Up to 50% Off! Up to 50% Off + More! Code: NOVGIFT19 Ends: 11/13 Details

  1. Help
Up to 50% Off! Up to 50% Off + More! Code: NOVGIFT19 Ends: 11/13 Details

For the Beginning of Freedom

Hello, you either have JavaScript turned off or an old version of Adobe's Flash Player. Get the latest Flash player.

For the Beginning of Freedom - Page Text Content

S: For the Beginning of Freedom

BC: A Fitchworks Production

FC: For the Beginning of Freedom The Greensboro Public Sit Ins Alesia Fitch LIS-120 Final Project

1: What is freedom? What does it mean to be free? What would your world be like if you could not go certain places, eat in certain places, or receive the same kind of service because of the color of your skin? What would you do?

2: Black Americans have been fighting for equality for a long time. Equality is treating everyone the same no matter what color your skin is, if you are a girl or a boy, or whether you are rich or poor. Even though slavery was over, many black people still went through difficult times. Public places were segregated. Segregation means separation because of race. | Fighting For Equality

3: Black people had to use separate water fountains and bathrooms. They also had to enter in different entrances in restaurants and movie theaters. There were some public places black people were not allowed to go.

4: The Civil Rights Movement

5: The civil rights movement happened during a time where many Black Americans were tired of dealing with the racism against them. Racism is showing hatred towards someone because of the color of their skin. Many Black Americans tried to fight for their rights in many different ways. Some people used violence, because they were angry. Some people used their education to speak to people of authority that could change the problems. Others created organizations that would promote peace and social change.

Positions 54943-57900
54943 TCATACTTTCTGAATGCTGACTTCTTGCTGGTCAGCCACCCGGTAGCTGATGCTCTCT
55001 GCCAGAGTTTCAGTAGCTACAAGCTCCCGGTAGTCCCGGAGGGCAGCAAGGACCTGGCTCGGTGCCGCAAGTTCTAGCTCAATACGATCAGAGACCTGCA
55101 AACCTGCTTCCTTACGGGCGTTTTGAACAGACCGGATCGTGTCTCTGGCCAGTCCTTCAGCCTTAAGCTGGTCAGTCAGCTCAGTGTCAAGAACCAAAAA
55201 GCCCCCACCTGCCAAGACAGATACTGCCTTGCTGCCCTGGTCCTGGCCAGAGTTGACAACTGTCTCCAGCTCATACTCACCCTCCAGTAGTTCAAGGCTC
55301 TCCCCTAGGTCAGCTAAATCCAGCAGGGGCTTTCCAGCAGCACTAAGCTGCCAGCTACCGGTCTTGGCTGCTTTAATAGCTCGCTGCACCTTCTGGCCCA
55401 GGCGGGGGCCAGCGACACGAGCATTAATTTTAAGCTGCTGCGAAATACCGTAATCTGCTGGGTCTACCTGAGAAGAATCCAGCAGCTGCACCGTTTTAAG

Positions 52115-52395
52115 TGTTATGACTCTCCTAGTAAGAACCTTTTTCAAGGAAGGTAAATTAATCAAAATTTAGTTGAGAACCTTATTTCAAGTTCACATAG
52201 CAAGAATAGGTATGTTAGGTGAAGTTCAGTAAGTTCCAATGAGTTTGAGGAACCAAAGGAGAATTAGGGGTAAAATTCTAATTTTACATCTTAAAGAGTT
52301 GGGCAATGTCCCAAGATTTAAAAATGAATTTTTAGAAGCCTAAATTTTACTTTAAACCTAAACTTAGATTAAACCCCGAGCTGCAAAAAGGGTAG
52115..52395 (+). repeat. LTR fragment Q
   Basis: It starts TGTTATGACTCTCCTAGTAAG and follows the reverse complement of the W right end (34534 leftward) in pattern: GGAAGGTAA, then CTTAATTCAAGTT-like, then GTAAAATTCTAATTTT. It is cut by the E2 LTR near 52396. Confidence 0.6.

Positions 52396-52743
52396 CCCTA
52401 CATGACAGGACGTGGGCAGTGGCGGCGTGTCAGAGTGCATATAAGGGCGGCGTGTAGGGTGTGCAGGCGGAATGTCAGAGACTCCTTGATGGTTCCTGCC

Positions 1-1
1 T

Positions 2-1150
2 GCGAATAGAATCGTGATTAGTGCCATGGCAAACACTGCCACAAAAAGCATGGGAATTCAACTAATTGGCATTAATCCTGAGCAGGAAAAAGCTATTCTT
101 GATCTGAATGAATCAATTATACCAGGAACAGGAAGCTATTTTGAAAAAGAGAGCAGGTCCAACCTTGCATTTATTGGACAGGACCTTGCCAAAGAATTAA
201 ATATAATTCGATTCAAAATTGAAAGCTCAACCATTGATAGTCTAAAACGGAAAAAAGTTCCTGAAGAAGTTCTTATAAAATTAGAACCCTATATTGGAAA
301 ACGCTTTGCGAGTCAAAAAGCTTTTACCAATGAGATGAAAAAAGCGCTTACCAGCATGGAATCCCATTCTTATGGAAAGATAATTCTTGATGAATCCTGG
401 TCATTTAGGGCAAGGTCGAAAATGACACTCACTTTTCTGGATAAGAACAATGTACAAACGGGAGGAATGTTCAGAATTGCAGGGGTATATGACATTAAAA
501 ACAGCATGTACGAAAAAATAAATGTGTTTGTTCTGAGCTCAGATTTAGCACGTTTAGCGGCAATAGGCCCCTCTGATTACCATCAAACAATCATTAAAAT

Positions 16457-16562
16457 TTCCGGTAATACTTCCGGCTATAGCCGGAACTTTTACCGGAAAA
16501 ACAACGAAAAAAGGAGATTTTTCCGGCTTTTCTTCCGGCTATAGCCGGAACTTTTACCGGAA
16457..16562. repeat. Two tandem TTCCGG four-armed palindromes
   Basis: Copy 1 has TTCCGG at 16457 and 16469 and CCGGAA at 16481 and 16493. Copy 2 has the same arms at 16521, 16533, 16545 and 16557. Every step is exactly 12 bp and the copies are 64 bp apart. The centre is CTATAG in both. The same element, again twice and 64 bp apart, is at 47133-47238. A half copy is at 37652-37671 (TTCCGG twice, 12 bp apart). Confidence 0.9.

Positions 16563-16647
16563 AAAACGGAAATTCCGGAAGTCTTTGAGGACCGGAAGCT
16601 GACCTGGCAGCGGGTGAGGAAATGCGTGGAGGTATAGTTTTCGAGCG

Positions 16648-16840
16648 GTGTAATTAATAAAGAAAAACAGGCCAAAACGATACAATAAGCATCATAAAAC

6: A Memorable Day

7: All these events helped in the fight for equality. Yet, one event that happened in Greensboro, NC would change history. Four brave boys from A&T University, Ezell Blair, Jr., Franklin McCain, Joseph McNeil, and David Richmond, decided to do something that would begin to inspire people all over the nation.

8: The Sit In

9: On February 1, 1960, the boys walked into the Woolworth restaurant downtown Greensboro, and peacefully protested against Black people not being allowed to eat in that restaurant. They all sat down, and asked for an item on the menu. When no one answered them, they stayed at the restaurant to prove they were serious.

10: Meet the Boys...

11: Ezell was from Greensboro, North Carolina. He graduated from Dudley High School. He came to A&T University and finally graduated with a Bachelor of Arts in Sociology in 1963. He still impacts his community today. | Ezell Blair, Jr.

12: Franklin McCain

13: Franklin was born in Union County and he grew up in Washington, D.C. He came to A&T for chemistry and biology, and finally got his degree 1964. He continues to be a hard worker, and is active in his community.

14: Joseph McNeil

15: Joseph was originally from Wilmington, NC. He went to A&T for engineering physics and got his degree in 1963. He is still doing many things for justice in Black America.

16: David Richmond

17: David was born in Greensboro, NC. He also went to Dudley High School like Ezell. At A&T his major was business administration and accounting. He worked hard throughout his life. He died on December 7, 1990 from lung cancer.

18: Like Wildfire... | Because of what these boys decided to do on February 1, 1960, they inspired so many people. The next day the boys returned to Woolworth to protest. In the next few days, hundreds of people from all over North Carolina would join the boys in the peaceful protests. The sit-ins spoke to white people in authority that times needed to change. It took about five months before the Woolworth store finally integrated. The Greensboro sit-ins started something amazing. The boys now would become famous for being so brave.

19: Now true freedom could begin. So many students and people of the community begin to seriously fight for equality for Black Americans.

21: We will always remember these four boys who decided to take a stand for the beginning of freedom.

Sizes: mini|medium|large|ginormous
Alesia Fitch
  • By: Alesia F.
  • Joined: almost 10 years ago
  • Published Mixbooks: 2
No contributors

About This Mixbook

  • Title: For the Beginning of Freedom
  • A book about the Greensboro Four who started the Greensboro Public Sit-Ins.
  • Tags: None
  • Published: almost 10 years ago